Tuberculosis medicines for children
At least 1 million children get TB each year, and another 140,000 die from the disease. Yet until recently, there has been no appropriate medicine for children with TB, despite revised WHO guidelines. Faced with a lack of appropriate medicines for children, care givers crush and split tablets, which creates a risk that the right amount of medicine is not provided. Insufficient amounts of medicine lead to incomplete treatments and higher rates of drug-resistant TB.
Making the switch to the new medications
After a push by international partners to improve market information and incentives, production of quality-assured, child-appropriate TB medicines has begun. The next challenge for countries is to transition from the old form of treatment for children, to the new child friendly formulation.
“This requires significant preparation and planning,” says Xiulei Zhang, from the Essential Medicines and Health Products Department of WHO. “Old formulations need to be phased out, and new formulations need to be phased in. This requires work to address the key steps for introducing the new fixed-dose combinations for children, such as registration through national regulatory authority, updating treatment guidelines and inclusion in National Formulary and/or National Essential Medicine List, and generation of adequate transition timelines.”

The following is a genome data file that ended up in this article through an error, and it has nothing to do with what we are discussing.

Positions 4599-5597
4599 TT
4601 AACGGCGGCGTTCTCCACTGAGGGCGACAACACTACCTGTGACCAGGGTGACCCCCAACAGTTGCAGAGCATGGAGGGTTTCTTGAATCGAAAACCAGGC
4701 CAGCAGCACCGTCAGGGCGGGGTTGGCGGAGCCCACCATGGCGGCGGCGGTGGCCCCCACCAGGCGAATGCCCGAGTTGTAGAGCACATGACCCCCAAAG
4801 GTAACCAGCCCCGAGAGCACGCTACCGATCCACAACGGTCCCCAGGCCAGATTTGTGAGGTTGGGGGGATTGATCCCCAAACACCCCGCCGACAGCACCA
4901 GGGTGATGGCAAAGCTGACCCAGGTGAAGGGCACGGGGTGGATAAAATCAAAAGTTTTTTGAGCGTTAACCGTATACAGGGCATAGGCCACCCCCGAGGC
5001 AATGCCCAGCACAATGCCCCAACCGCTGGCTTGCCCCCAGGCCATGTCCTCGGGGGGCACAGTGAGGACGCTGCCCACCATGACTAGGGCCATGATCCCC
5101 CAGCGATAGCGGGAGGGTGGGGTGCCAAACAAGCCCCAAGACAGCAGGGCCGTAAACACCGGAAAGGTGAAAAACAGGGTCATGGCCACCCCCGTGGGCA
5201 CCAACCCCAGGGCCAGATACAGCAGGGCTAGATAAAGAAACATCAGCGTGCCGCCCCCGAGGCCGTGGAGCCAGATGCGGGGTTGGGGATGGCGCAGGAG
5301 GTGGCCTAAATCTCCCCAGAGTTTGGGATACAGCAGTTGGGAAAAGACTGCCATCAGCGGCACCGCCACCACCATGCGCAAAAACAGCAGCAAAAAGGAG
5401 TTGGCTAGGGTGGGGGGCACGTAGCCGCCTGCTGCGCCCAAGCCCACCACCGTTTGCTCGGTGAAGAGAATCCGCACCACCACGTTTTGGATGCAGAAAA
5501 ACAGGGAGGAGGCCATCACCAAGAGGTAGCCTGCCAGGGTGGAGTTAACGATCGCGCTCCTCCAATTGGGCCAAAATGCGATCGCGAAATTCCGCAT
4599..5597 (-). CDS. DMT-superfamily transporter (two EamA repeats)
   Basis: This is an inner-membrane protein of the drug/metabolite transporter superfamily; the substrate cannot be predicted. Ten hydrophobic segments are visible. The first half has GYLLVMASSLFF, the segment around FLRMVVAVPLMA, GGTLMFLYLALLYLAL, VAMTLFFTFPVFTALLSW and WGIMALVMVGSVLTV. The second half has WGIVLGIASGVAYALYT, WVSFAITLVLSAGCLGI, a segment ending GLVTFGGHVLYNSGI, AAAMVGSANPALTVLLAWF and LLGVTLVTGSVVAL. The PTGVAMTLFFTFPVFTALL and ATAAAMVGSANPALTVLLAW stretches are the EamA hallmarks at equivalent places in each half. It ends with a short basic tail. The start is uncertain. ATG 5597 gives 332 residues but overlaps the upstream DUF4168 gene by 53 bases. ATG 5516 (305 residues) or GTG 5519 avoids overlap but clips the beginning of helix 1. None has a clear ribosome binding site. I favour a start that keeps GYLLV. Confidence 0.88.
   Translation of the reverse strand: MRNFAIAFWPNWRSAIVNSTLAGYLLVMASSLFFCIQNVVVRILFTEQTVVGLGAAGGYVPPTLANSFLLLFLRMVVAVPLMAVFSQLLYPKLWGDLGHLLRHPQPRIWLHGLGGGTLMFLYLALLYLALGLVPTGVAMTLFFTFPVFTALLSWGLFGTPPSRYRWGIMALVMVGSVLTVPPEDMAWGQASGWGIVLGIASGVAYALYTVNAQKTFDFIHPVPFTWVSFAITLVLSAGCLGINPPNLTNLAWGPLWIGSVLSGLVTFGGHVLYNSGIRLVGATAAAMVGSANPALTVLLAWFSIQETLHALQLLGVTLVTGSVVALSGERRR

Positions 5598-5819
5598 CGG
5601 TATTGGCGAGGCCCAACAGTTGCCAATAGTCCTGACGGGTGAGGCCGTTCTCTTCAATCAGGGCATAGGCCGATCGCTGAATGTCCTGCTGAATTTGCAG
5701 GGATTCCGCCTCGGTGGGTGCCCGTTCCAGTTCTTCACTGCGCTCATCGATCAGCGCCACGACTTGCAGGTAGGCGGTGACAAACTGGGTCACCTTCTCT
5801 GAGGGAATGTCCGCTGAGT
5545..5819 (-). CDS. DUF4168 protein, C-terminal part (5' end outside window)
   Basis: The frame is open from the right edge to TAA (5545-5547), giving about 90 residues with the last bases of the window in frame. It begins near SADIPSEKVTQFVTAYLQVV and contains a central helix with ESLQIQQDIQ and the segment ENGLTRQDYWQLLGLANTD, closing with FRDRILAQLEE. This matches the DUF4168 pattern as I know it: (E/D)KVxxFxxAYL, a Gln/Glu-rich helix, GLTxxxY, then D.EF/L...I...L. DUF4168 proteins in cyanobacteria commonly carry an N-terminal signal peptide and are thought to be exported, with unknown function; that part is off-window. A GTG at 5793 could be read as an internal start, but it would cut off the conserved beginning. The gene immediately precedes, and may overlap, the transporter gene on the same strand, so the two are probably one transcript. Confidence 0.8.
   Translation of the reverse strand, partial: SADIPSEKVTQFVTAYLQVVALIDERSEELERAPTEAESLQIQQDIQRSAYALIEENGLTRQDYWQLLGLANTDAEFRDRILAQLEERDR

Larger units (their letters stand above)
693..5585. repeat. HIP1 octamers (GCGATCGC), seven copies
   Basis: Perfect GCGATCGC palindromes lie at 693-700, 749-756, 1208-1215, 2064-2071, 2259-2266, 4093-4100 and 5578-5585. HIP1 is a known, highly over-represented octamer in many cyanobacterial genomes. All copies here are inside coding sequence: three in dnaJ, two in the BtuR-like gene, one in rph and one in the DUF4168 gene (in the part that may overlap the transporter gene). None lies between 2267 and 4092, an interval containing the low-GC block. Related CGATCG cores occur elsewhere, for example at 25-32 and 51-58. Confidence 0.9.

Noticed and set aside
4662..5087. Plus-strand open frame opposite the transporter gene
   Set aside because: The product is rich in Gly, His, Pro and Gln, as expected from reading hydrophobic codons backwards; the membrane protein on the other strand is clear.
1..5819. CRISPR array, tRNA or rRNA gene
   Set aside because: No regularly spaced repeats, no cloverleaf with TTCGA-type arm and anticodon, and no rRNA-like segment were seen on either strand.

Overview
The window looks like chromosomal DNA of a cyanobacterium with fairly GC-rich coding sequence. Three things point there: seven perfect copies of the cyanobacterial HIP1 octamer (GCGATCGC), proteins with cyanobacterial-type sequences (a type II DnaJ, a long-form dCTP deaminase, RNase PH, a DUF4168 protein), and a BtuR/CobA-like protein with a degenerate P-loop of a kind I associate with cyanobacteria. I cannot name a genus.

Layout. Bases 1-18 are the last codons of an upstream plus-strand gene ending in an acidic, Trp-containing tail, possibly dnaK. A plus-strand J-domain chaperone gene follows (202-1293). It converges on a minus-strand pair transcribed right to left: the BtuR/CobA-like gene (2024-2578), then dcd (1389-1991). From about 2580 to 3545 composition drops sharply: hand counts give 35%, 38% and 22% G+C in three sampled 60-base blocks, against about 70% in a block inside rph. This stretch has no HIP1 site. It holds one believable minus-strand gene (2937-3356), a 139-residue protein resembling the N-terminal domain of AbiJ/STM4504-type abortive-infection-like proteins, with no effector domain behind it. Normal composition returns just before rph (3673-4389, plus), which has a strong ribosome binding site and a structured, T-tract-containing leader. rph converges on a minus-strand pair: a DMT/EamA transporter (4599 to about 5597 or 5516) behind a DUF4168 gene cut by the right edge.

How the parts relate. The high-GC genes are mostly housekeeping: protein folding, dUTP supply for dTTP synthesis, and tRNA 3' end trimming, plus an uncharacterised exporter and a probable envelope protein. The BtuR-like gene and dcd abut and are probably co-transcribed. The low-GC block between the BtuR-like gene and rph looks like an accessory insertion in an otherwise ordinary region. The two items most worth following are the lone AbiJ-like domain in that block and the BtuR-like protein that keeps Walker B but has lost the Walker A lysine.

Planning must be done in advance to avoid gaps between supplies of the old medication being exhausted and the new medication arriving. “It is important that forecasting and quantification of the needs of new paediatric fixed-dose combinations is properly undertaken,” says Dr Zhang. Equally important is that each country has special conditions, such as policies on destroying any unused medicines from old formulations.
WHO is helping countries make a smooth transition, by assisting National TB Programmes to carry out the key steps to increase the uptake of improved treatment for children and to strengthen health systems at all levels.